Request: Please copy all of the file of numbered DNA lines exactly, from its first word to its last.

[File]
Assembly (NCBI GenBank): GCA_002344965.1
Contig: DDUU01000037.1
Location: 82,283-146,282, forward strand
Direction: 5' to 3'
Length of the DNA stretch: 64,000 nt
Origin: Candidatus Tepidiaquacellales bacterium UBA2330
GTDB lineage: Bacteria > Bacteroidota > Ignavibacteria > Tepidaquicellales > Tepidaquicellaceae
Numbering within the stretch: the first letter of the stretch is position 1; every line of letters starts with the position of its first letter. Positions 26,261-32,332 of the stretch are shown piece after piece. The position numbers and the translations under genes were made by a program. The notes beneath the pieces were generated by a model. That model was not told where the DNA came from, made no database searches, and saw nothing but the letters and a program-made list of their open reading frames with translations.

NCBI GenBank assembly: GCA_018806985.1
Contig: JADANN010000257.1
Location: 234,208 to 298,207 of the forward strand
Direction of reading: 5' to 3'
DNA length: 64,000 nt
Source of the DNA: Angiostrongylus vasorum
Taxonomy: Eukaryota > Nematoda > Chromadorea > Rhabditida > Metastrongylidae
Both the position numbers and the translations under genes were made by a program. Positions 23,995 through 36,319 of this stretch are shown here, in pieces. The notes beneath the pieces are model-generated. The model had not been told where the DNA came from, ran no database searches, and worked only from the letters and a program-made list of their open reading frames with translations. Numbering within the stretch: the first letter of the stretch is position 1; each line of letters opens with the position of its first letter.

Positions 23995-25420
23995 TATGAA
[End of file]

Assembly (NCBI GenBank): GCA_002344965.1
Contig: DDUU01000037.1
Location: 82,283-146,282, forward strand
Direction: 5' to 3'
Length of the DNA stretch: 64,000 nt
Origin: Candidatus Tepidiaquacellales bacterium UBA2330
GTDB lineage: Bacteria > Bacteroidota > Ignavibacteria > Tepidaquicellales > Tepidaquicellaceae
Numbering within the stretch: the first letter of the stretch is position 1; every line of letters starts with the position of its first letter. Positions 26,261-32,332 of the stretch are shown piece after piece. The position numbers and the translations under genes were made by a program. The notes beneath the pieces were generated by a model. That model was not told where the DNA came from, made no database searches, and saw nothing but the letters and a program-made list of their open reading frames with translations.

NCBI GenBank assembly: GCA_018806985.1
Contig: JADANN010000257.1
Location: 234,208 to 298,207 of the forward strand
Direction of reading: 5' to 3'
DNA length: 64,000 nt
Source of the DNA: Angiostrongylus vasorum
Taxonomy: Eukaryota > Nematoda > Chromadorea > Rhabditida > Metastrongylidae
Both the position numbers and the translations under genes were made by a program. Positions 23,995 through 36,319 of this stretch are shown here, in pieces. The notes beneath the pieces are model-generated. The model had not been told where the DNA came from, ran no database searches, and worked only from the letters and a program-made list of their open reading frames with translations. Numbering within the stretch: the first letter of the stretch is position 1; each line of letters opens with the position of its first letter.

Positions 23995-25420
23995 TATGAA